Local authorities in England this week received notification of their indicative allocations from the first £45m of the DfT’s £250m budget for active travel schemes.
Of the total £250m, £225m is being provided directly to local transport authorities and London boroughs, while £25m will help support cycle repair schemes.
The £225m for local authorities will be released in two phases. The first tranche of £45m will be released as soon as possible so that work can begin at pace on closing roads to through traffic, installing segregated cycle lanes and widening pavements.
In a letter to councils, Rupert Furness, the DfT’s deputy director for active and accessible travel, says: “The main purpose of the initial funding is to promote cycling as a replacement for journeys previously made by public transport. Funding is therefore weighted towards areas which until the crisis had high levels of public transport use, especially for short and local journeys, which can now be cycled.”
The payments to councils are indicative. “To receive any money under this or future tranches, you will need to show us that you have swift and meaningful plans to reallocate road space to cyclists and pedestrians, including on strategic corridors,” says Furness.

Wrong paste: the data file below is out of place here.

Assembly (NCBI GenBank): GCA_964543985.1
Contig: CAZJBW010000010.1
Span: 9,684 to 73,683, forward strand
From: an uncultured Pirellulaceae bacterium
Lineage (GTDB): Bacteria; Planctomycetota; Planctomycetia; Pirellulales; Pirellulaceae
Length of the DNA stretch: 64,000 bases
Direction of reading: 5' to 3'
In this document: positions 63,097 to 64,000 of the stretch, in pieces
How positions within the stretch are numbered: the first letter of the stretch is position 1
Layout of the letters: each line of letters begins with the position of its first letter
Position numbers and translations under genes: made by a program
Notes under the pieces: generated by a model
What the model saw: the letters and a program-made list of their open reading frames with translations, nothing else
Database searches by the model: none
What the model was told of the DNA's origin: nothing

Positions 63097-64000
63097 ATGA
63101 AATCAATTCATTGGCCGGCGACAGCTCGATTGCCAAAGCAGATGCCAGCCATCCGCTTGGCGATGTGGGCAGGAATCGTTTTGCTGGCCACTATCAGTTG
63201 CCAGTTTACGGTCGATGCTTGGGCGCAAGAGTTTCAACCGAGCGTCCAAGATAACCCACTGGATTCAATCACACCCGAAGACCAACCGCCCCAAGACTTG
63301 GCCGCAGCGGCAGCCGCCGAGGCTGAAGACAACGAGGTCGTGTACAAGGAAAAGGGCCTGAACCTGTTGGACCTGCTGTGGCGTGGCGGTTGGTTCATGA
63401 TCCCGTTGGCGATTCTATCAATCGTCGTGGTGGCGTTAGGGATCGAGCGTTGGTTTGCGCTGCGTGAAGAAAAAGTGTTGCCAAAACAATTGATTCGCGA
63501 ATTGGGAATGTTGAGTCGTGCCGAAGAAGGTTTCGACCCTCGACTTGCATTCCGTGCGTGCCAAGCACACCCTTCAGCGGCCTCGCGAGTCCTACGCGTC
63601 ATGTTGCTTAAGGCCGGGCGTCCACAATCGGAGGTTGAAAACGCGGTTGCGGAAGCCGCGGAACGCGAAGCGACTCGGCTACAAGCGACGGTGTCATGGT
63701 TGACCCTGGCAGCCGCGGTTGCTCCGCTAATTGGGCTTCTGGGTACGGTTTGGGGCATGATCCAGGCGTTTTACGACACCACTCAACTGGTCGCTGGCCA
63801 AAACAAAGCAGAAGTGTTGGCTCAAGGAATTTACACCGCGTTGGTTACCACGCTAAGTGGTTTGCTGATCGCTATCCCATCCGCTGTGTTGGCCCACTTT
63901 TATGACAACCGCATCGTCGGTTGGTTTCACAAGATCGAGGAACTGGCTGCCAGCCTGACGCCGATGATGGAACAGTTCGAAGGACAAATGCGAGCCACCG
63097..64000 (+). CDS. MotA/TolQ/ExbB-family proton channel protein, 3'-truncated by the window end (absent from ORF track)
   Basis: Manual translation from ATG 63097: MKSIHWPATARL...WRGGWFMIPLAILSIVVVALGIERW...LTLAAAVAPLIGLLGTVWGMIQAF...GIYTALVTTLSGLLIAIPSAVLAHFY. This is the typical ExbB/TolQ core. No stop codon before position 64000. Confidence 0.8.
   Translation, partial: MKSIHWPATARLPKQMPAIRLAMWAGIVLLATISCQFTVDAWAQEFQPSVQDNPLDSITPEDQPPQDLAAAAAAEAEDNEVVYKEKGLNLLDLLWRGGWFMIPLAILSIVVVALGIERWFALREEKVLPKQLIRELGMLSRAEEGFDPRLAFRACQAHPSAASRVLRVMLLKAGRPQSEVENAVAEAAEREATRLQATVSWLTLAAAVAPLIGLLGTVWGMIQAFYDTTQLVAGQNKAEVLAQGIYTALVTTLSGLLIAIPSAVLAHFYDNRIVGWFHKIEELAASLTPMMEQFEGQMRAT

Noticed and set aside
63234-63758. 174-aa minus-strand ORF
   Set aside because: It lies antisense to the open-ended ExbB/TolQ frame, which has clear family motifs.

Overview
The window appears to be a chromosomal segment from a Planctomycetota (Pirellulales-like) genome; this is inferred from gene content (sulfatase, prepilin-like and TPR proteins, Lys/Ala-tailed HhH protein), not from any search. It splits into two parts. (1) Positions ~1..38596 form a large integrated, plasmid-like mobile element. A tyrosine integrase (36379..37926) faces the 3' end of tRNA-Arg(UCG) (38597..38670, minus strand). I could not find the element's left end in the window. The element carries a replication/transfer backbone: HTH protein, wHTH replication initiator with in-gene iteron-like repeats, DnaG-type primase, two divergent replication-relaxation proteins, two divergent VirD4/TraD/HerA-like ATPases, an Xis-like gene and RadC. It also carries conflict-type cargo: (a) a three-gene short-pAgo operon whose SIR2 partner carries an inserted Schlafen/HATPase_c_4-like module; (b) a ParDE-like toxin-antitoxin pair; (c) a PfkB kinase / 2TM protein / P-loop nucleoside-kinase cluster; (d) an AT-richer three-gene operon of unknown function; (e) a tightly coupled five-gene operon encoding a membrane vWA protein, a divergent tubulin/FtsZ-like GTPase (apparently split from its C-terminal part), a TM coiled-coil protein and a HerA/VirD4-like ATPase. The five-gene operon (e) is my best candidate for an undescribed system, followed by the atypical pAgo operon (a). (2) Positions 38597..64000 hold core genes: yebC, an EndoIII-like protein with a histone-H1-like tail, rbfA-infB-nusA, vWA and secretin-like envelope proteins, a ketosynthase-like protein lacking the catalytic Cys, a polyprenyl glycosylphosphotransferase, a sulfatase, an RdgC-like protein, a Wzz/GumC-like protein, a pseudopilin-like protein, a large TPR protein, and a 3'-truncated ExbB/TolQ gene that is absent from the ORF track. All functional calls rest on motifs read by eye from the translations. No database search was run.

“The quickest and cheapest way of achieving this will normally be point closures. These can be of certain main roads (with exceptions for buses, access and disabled people, and with other main roads kept free for through motor traffic); or of parallel side streets, if sufficiently direct to provide alternatives to the main road. Point closures can also be used to create low-traffic filtered neighbourhoods.
“Pop-up segregated cycle lanes will also be funded, but are likely to be more difficult to implement quickly. As the guidance states, they must use full or light segregation. We will also fund the swift implementation, using temporary materials, of existing cycle plans that involve the meaningful reallocation of road space.
“We expect all these measures to be delivered quickly using temporary materials, such as barriers and planters. Elaborate, costly materials will not be funded at this stage. Anything that does not meaningfully alter the status quo on the road will not be funded.
“As the guidance makes clear, 20mph zones can form part of a package of measures, but will not be sufficient on their own.
“If work has not started within four weeks of receiving your allocation under this tranche of funding, or has not been completed within eight weeks of starting, the Department will reserve the right to claw the funding back by adjusting downwards a future grant payment to your authority. This will have a material impact on your ability to secure any funding in tranche 2.”
The second tranche of £180m will be released later in the summer to enable authorities to install further, more permanent measures to cement cycling and walking habits. Where applicable, this will enable local authorities to implement schemes already planned in Local Cycling and Walking Infrastructure Plans (LCWIPs).”
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